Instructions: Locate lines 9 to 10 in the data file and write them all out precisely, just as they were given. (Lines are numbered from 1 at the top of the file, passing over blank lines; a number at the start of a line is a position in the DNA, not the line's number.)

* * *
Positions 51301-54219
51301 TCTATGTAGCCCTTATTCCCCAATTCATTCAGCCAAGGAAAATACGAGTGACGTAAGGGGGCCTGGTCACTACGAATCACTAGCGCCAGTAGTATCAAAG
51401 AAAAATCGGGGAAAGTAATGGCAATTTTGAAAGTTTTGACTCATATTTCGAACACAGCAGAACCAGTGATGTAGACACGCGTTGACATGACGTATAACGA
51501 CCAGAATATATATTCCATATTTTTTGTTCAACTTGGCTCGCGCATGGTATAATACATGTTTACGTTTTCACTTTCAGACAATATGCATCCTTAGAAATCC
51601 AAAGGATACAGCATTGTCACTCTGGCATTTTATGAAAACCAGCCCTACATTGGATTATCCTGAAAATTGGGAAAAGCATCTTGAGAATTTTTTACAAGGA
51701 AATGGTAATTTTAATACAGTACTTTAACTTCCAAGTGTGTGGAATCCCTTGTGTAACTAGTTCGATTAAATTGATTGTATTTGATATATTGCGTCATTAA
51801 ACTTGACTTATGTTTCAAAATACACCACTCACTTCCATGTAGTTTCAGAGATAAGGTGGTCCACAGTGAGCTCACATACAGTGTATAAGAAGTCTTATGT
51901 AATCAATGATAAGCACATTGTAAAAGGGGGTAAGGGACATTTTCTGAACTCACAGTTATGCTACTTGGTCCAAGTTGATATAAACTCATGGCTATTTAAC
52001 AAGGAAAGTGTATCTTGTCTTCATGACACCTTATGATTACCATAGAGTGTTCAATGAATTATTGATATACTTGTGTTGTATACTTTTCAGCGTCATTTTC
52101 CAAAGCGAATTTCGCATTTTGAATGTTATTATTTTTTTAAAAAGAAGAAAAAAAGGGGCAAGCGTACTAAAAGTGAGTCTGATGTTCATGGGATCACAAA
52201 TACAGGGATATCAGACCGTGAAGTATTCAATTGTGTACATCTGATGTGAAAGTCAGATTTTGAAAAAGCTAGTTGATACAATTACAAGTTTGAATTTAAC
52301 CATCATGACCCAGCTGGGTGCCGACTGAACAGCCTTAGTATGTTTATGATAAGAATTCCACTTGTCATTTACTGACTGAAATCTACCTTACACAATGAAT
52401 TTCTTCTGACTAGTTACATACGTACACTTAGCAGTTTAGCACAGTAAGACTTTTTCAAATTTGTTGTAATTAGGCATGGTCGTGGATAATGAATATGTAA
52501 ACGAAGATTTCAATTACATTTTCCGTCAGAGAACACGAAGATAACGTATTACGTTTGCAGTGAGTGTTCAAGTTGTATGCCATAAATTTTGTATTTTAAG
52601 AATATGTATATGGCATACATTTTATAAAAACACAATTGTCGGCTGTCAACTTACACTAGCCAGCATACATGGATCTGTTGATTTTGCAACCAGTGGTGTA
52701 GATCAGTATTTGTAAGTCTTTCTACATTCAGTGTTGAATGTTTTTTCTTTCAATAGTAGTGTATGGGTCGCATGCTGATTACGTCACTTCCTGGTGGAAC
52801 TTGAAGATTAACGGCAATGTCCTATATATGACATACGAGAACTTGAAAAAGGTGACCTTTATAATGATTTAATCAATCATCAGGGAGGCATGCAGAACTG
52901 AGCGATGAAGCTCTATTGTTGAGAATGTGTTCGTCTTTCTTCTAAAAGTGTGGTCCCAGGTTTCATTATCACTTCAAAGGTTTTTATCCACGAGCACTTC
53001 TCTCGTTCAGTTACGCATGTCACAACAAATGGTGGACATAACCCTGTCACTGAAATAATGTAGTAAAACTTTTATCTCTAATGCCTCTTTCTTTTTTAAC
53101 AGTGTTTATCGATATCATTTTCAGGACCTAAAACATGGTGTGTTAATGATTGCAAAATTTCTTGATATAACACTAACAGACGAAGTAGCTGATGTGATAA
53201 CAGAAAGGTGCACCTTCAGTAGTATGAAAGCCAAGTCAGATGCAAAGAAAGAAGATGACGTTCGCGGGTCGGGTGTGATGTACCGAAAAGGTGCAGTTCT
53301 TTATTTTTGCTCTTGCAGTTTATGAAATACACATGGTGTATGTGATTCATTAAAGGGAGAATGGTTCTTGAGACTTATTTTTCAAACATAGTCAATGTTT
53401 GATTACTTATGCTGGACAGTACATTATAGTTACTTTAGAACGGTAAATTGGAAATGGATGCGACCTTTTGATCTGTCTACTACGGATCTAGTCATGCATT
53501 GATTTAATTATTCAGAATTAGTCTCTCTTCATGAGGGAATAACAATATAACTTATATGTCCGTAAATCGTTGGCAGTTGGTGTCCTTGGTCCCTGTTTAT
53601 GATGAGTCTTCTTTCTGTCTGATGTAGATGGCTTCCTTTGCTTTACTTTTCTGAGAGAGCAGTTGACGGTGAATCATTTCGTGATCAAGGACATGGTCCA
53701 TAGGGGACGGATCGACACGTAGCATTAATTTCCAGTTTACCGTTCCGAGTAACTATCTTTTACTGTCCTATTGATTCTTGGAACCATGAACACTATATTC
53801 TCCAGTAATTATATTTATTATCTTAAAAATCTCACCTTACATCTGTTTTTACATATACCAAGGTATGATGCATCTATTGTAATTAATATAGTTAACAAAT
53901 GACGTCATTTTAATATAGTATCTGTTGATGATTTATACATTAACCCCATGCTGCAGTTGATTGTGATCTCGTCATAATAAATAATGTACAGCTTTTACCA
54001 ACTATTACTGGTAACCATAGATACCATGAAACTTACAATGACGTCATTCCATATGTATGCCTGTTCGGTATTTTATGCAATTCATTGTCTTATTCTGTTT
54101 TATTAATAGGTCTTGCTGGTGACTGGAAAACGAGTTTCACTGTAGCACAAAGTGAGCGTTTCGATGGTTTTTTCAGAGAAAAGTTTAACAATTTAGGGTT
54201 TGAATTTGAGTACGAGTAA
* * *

52001 AAGGAAAGTGTATCTTGTCTTCATGACACCTTATGATTACCATAGAGTGTTCAATGAATTATTGATATACTTGTGTTGTATACTTTTCAGCGTCATTTTC
52101 CAAAGCGAATTTCGCATTTTGAATGTTATTATTTTTTTAAAAAGAAGAAAAAAAGGGGCAAGCGTACTAAAAGTGAGTCTGATGTTCATGGGATCACAAA